When I first heard Obama’s “uniter, not a divider” schtick from the 2004 Democratic convention, I thought he was just an idiot, warming up the crowds with a bit of feel-good, content-free nonsense. But I don’t think so anymore. Obama’s nonsense is an extremely calculated, supremely mendacious work of rhetoric. Look at how he chose to “honor” Martin Luther King yesterday:
King inspired with words not of anger, but of an urgency that still speaks to us today:
“Unity is the great need of the hour” is what King said. Unity is how we shall overcome.
What Dr. King understood is that if just one person chose to walk instead of ride the bus, those walls of oppression would not be moved. But maybe if a few more walked, the foundation might start to shake. If a few more women were willing to do what Rosa Parks had done, maybe the cracks would start to show. If teenagers took freedom rides from North to South, maybe a few bricks would come loose. Maybe if white folks marched because they had come to understand that their freedom too was at stake in the impending battle, the wall would begin to sway. And if enough Americans were awakened to the injustice; if they joined together, North and South, rich and poor, Christian and Jew, then perhaps that wall would come tumbling down, and justice would flow like water, and righteousness like a mighty stream.
Unity is the great need of the hour – the great need of this hour. Not because it sounds pleasant or because it makes us feel good, but because it’s the only way we can overcome the essential deficit that exists in this country.
I’m not talking about a budget deficit. I’m not talking about a trade deficit. I’m not talking about a deficit of good ideas or new plans.
I’m talking about a moral deficit. I’m talking about an empathy deficit. I’m taking about an inability to recognize ourselves in one another; to understand that we are our brother’s keeper; we are our sister’s keeper; that, in the words of Dr. King, we are all tied together in a single garment of destiny.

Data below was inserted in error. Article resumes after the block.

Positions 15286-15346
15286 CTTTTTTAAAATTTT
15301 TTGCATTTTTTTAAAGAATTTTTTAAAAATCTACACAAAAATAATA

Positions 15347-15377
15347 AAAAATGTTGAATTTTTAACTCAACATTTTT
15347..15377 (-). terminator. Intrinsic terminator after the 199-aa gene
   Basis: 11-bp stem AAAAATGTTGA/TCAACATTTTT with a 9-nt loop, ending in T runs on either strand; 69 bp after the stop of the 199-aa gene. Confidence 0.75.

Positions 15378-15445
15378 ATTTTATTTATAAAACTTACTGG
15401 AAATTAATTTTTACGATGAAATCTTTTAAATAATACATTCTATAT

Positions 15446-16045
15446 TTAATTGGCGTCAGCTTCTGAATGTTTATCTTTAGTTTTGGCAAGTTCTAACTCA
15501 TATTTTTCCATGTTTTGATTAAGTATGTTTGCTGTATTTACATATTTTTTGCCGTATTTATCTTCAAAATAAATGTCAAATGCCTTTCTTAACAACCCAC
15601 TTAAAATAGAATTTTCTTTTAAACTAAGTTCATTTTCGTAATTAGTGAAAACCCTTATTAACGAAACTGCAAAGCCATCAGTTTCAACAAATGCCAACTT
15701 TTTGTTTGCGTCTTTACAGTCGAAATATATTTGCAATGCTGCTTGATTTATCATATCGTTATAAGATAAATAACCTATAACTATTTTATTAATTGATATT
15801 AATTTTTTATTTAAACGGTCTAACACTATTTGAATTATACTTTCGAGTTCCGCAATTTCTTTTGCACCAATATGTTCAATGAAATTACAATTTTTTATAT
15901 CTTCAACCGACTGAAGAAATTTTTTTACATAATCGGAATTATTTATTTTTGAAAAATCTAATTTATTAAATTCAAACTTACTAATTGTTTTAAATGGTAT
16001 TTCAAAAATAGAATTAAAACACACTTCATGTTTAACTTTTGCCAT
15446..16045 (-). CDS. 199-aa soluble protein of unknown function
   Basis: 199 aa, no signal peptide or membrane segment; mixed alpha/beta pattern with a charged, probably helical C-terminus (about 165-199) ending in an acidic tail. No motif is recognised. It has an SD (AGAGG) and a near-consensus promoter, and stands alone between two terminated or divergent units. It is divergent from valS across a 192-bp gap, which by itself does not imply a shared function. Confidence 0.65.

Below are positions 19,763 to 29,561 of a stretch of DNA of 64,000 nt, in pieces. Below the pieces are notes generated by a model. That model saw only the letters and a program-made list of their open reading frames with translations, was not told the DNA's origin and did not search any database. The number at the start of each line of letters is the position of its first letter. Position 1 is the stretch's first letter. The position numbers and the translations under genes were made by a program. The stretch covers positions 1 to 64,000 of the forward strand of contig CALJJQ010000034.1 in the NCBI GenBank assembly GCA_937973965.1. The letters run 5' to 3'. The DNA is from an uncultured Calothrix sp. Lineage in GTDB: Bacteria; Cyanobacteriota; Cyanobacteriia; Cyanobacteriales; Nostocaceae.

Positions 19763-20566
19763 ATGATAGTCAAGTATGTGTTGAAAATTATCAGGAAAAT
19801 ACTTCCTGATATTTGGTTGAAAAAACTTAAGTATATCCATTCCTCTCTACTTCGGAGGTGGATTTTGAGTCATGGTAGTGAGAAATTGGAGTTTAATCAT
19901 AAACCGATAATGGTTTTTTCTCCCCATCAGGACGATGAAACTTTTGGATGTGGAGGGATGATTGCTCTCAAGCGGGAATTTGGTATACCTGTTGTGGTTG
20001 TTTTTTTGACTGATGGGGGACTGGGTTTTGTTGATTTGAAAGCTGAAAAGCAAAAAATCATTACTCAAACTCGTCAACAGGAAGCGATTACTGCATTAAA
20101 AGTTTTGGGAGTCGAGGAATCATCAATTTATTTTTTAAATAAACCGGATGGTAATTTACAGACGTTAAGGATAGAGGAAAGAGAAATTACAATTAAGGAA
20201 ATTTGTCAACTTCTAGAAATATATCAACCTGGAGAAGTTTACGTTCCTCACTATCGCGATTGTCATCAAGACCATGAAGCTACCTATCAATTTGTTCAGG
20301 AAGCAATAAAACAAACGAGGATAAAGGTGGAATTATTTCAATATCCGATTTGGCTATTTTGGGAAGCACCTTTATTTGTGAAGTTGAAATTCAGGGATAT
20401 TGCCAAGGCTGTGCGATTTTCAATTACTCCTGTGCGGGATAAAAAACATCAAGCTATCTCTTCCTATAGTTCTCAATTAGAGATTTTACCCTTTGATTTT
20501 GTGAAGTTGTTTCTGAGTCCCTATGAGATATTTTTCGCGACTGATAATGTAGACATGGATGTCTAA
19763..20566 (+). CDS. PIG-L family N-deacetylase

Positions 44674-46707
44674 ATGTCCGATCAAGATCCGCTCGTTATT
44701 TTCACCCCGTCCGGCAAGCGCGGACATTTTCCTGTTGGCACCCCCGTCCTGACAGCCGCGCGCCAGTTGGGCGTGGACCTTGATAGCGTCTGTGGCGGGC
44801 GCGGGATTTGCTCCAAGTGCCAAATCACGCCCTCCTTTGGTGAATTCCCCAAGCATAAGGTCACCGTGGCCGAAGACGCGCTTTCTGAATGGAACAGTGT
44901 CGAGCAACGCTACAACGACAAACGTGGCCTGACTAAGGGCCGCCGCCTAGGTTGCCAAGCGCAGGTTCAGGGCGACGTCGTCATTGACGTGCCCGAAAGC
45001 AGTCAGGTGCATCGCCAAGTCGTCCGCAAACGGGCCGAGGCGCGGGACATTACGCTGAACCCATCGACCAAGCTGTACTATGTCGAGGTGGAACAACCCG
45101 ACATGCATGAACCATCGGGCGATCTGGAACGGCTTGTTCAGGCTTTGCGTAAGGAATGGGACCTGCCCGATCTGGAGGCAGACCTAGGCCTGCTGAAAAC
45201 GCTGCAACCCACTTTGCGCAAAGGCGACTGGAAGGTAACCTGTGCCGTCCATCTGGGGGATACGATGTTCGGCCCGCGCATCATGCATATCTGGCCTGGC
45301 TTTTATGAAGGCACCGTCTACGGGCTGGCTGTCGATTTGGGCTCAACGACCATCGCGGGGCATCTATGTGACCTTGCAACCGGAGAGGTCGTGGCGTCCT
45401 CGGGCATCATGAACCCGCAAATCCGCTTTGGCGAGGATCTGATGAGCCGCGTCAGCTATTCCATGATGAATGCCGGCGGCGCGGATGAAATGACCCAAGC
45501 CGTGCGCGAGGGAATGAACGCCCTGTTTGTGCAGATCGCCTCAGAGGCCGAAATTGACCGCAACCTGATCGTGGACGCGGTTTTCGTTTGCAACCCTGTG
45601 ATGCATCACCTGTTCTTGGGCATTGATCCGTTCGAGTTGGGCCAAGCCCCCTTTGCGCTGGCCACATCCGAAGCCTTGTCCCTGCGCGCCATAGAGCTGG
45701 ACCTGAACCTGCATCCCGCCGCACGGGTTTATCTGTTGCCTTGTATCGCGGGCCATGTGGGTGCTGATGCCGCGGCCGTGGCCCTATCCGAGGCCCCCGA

But of course, true unity cannot be so easily won. It starts with a change in attitudes – a broadening of our minds, and a broadening of our hearts.
It’s not easy to stand in somebody else’s shoes. It’s not easy to see past our differences. We’ve all encountered this in our own lives. But what makes it even more difficult is that we have a politics in this country that seeks to drive us apart – that puts up walls between us.
We are told that those who differ from us on a few things are different from us on all things; that our problems are the fault of those who don’t think like us or look like us or come from where we do. The welfare queen is taking our tax money. The immigrant is taking our jobs. The believer condemns the non-believer as immoral, and the non-believer chides the believer as intolerant.
So let us say that on this day of all days, each of us carries with us the task of changing our hearts and minds. The division, the stereotypes, the scape-goating, the ease with which we blame our plight on others – all of this distracts us from the common challenges we face – war and poverty; injustice and inequality. We can no longer afford to build ourselves up by tearing someone else down. We can no longer afford to traffic in lies or fear or hate. It is the poison that we must purge from our politics; the wall that we must tear down before the hour grows too late.
Because if Dr. King could love his jailor; if he could call on the faithful who once sat where you do to forgive those who set dogs and fire hoses upon them, then surely we can look past what divides us in our time, and bind up our wounds, and erase the empathy deficit that exists in our hearts.
Look at the extraordinary care with which Obama guides us here, and the fundamental duplicity of his message. He moves from King’s message of unity as solidarity in the face of oppression, to an idea of unity as empathy with the oppressors. He redescribes King’s ideology of struggle, in which unity depends on knowing who your enemy is, as an ideology of empathy, in which there are no antagonisms to be overcome, just differences to be resolved through understanding. A rather horrible article in the New Republic describes Obama as practicing “anti-identity politics,” but this gets things the wrong way round: Obama is the fulfillment of identity politics, in that his idea of unity is only possible on the basis of an ideology that substitutes identity (distinguishing characteristics that must be respected) for politics (a difference that forms the basis for struggle).
The New Republic article assimilates this ideology of unity to a certain pragmatic ability to get things done (as does Obama himself), because “Real transformations require a degree of consensus.” What Obama’s ideology systematically, and I assume intentionally, obscures, is that this consensus involves a fundamental dissensus, an identification of those who oppose us and how we are to achieve our goals in spite of this opposition. What’s depressing is not that Obama might well become President (I don’t suppose he’d be that much worse than Clinton), but what the enthusiasm for his lying, reactionary politics says about contemporary American political culture.